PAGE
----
The Korea IT Times visited the Asia Electronics Expo Shanghai 2009 on the 11th of November, and witnessed a convergence of the technology companies of five of the major sectors of Asia. Official delegations from the China Electronic Appliance Corporation (CEAC), Hong Kong Trade Development Council (HKTDC), Japan Electronics Show Association (JESA), Korea Electronics Association (KEA) and Taiwan Electrical and Electronic Manufacturers Association (TEEMA) joined together in one gigantic expo to showcase the respective companies of their own regional shows. While details of the event can be read about elsewhere in this issue, one aspect which is interesting to consider was the approach that each country took to the show.
Most memorable, and one can say this without bias, was the Korean booths. They were located directly near the entrance and included special performances of taekwondo and dance to attract visitors. The booths looked the most substantial, and were all connected together with a unifying theme. The Korean area looked like they were the place with the plan, and the Korean companies benefitted from that.
Also notable was the Taiwan area. They also had similar-looking booths with the same color scheme, which was pinkish. Their area was very distinctive when compared with the rest of the show. They had a main office type of booth that gave out information on the rest of the booths. However, they had chosen the far back wall to place their booths, which was not as prominent as the Korean delegation.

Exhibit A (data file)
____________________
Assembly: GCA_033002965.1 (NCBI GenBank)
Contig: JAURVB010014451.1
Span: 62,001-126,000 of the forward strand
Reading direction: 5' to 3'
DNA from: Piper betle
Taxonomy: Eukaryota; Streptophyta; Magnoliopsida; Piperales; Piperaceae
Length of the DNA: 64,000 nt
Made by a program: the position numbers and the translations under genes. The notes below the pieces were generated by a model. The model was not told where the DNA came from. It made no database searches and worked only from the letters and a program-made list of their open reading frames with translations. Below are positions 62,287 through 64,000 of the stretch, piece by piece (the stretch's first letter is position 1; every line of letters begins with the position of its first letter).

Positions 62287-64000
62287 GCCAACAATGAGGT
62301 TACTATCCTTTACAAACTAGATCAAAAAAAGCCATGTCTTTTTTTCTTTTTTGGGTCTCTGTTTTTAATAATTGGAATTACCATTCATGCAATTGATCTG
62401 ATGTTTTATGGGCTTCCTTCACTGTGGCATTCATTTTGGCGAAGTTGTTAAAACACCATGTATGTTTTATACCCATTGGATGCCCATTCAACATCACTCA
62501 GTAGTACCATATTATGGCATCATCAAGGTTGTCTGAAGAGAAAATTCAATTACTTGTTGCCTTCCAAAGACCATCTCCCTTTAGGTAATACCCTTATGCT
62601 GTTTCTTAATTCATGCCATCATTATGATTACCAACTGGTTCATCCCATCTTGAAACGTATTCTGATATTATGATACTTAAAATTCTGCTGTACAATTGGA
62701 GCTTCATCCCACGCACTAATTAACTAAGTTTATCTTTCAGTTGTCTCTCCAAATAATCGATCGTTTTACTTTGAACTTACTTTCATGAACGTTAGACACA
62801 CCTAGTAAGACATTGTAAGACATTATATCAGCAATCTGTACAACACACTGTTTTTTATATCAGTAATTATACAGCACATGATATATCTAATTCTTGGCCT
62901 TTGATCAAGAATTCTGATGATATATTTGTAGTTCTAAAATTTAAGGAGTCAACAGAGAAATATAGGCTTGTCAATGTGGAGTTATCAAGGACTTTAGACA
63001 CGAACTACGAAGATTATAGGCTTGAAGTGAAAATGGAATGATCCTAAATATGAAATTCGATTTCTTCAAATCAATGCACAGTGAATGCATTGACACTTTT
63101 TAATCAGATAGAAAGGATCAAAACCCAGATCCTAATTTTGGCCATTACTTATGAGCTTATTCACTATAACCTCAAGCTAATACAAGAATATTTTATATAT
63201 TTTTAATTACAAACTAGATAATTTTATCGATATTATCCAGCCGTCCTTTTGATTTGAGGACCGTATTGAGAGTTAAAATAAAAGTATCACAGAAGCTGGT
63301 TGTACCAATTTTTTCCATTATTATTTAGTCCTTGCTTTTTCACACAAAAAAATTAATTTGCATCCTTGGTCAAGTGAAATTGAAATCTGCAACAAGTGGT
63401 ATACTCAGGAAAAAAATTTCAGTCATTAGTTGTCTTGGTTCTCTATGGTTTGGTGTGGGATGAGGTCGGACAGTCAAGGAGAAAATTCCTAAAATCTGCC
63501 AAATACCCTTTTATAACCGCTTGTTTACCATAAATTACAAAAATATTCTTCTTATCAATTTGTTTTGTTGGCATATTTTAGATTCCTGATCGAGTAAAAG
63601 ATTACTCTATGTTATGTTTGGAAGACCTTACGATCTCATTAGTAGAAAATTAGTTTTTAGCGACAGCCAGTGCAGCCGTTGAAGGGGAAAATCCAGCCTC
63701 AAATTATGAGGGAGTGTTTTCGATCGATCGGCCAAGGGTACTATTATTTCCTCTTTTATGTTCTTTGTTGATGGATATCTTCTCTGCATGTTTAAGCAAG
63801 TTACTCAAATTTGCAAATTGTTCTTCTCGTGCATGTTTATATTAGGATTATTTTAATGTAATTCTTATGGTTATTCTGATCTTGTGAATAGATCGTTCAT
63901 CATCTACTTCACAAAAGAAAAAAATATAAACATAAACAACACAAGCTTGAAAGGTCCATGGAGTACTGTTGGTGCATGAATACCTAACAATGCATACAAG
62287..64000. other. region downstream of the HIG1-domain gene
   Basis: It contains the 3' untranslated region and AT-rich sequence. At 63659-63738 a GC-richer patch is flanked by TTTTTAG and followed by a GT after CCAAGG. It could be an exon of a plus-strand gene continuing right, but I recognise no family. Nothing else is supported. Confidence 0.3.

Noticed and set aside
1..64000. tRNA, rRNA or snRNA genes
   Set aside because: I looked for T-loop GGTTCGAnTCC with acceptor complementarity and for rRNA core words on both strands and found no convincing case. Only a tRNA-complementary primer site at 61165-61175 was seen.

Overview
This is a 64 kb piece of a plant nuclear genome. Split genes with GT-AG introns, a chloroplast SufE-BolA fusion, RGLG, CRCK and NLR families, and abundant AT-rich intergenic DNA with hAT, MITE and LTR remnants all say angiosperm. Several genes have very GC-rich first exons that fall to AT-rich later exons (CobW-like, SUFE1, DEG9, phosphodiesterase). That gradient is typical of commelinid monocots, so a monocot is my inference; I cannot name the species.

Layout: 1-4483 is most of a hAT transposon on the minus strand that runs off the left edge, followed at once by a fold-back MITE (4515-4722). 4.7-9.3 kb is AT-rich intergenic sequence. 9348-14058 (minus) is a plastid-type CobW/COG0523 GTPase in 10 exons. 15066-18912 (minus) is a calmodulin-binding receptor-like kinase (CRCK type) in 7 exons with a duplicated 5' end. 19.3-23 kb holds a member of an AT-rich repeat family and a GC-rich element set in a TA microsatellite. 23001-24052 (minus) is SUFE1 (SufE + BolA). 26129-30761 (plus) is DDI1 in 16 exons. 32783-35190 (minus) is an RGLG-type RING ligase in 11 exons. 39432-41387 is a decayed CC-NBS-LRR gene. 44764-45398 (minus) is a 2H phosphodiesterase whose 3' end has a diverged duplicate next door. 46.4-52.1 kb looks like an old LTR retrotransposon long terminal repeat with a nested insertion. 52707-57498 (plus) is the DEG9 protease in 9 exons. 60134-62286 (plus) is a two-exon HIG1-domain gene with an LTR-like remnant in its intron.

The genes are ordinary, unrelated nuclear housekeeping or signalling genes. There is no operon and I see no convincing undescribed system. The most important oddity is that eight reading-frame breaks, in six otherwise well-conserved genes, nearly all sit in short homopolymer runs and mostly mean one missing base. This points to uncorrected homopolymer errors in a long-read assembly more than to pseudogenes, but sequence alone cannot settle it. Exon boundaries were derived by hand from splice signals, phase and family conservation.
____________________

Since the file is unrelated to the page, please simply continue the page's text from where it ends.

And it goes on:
The Japanese presence was actually quite small at the event. They only took up approximately 10% of the available space. Hong Kong also did not take up much space at the event. By far the largest area was spent on mainland Chinese companies, which took up 50% of the available space. However, the booths of these countries did not draw too many because they looked like they lacked coordination and focus, when compared with the efforts of Taiwan and Korea.
The companies involved also seemed to be different from country to country. Korea and Taiwan were dealing with high-end electronics and electronics components. Chinese booths, however, were more preoccupied with simpler things, such as soldering irons, electric screwdrivers, and the other tools used to create electronics. There seemed to be a functioning ecosystem present in the show, with each country taking a slightly different position on the path from raw materials to finished electronics goods.
But the glitz, the glamor, and most of the attention went to Korea, simply because it thought to bring some. Most of the other booths seemed to be focused only on business - they were not interested in doing fancy, practically irrelevant demonstrations in order to draw the crowds like the Korean booth was. The relative effectiveness of each delegation is not yet known, but it can be said that Korea definitely got what it was always looking for - the spotlight in an international event. Whether this translates into real, substantial monetary benefits remains to be seen, however.